The snow started at about 3 a.m., Calgary Roads spokesperson Chris McGeachy said. So our crews have been out since last night laying down salt.
Chris McGeachy , City of Calgary roads spokesperson, says the cost of each snow event varies from $700,000 to $1.5 million.
"Our snow budget does go from January 1st to December 31st," explained McGeachy. "While people may think of the winter season from October to March, our snow budget actually resets on January 1st so we are in pretty good shape right now."
McGeachy says crews are focusing on spreading salt on priority one routes, like Crowchild and Glenmore Trails, to keep the greatest amount of drivers moving safely. He adds drivers still need to use caution on the roads.
"The roads may look bare and our anti-icing materials are working but we would just like to remind people that just before the sun comes up and after it goes down icy spots can exist out there and we want to remind people to drive to winter conditions."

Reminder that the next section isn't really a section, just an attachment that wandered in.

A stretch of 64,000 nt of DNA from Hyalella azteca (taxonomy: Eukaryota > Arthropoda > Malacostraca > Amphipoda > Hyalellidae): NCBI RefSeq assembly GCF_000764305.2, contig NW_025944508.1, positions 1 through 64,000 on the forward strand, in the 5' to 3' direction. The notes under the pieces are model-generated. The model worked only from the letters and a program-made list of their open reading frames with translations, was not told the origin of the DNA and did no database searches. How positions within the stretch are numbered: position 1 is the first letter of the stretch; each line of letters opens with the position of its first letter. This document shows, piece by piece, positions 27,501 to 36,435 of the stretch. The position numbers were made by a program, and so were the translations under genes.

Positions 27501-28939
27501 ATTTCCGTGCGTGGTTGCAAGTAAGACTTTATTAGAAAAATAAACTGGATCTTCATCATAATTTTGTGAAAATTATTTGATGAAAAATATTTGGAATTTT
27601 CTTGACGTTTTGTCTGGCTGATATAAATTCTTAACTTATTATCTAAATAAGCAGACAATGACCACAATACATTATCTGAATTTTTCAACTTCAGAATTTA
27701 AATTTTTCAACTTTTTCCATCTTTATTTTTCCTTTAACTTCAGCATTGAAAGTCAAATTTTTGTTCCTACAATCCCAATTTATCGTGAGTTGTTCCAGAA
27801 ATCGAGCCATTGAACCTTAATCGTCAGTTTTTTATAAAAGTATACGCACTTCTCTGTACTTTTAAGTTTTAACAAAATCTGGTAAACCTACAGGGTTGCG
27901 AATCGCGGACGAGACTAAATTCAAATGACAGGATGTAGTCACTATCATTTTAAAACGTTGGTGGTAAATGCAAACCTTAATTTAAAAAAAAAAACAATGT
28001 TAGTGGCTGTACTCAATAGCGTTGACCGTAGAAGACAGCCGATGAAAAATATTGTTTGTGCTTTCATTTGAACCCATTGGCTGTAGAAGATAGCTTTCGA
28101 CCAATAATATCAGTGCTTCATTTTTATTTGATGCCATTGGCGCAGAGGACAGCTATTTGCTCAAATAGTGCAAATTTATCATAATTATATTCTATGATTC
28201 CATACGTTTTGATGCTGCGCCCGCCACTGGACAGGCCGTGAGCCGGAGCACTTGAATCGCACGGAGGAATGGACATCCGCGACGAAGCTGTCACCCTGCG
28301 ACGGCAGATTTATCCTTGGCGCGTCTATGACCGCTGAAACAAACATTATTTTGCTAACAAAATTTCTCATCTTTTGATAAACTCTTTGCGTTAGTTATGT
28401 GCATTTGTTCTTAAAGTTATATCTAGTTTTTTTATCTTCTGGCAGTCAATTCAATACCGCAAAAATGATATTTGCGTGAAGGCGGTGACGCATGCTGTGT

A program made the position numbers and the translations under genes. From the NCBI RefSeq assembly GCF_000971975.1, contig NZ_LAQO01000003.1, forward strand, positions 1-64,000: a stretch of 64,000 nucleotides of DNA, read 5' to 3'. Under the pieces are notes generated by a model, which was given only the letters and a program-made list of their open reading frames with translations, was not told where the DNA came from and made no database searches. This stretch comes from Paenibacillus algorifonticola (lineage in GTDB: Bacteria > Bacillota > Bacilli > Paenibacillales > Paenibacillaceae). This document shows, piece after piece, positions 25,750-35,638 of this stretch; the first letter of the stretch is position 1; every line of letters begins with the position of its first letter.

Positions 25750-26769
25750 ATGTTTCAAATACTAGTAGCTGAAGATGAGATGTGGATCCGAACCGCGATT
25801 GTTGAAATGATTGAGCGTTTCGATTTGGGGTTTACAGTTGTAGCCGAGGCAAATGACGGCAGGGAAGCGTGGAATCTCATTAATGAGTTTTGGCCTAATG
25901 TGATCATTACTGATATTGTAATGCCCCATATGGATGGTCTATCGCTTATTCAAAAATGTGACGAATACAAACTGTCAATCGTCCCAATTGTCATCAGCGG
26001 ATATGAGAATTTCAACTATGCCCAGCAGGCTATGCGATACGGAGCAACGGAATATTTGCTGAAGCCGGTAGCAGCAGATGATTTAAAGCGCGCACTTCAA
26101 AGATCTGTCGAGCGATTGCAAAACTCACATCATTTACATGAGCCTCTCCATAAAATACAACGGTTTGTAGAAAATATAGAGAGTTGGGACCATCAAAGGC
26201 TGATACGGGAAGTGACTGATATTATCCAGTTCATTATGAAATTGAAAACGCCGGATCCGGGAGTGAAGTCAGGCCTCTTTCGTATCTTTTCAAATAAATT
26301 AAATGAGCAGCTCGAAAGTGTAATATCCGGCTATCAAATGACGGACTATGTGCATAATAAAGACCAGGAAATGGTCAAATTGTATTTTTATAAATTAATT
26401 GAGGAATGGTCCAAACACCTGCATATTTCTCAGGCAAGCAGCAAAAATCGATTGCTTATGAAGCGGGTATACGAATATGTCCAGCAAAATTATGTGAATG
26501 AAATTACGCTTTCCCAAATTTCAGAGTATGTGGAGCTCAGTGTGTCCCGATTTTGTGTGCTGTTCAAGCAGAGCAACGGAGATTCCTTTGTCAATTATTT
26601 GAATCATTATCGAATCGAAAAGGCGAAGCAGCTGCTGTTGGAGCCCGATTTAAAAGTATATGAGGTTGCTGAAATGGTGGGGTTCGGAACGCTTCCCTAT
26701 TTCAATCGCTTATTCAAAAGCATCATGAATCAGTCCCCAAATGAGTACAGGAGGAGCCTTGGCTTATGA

When the snowfall ends, the city will activate its seven-day snow clearing plan, and crews will begin working down the priority list.
According to 511 Alberta, a stretch of Highway 22, just north of Cochrane, is covered in snow and ice. Both Highway 1 and Highway 8 west of Calgary are also partly covered in snow.
Some drivers have also reported low visibility on some highways and certain stretches where it can be tough to see the lanes.
For updated information regarding weather warnings and watches, visit Environment Canada – Public Weather Alerts.
For the latest on road conditions in Calgary, follow YYC Transportation on Twitter or check the CTV Calgary Traffic Page HERE.
For updates on highway conditions, follow 511 Alberta on Twitter, visit AMA Roads Reports and the DriveBC sites.
Blowing snow reduced visibility for drivers on Stoney Trail in northwest Calgary during the Tuesday morning commute
Alberta NDP leader Rachel Notley was removed from the legislative assembly on Tuesday afternoon after she refused to apologize for comments she made about Bill 22.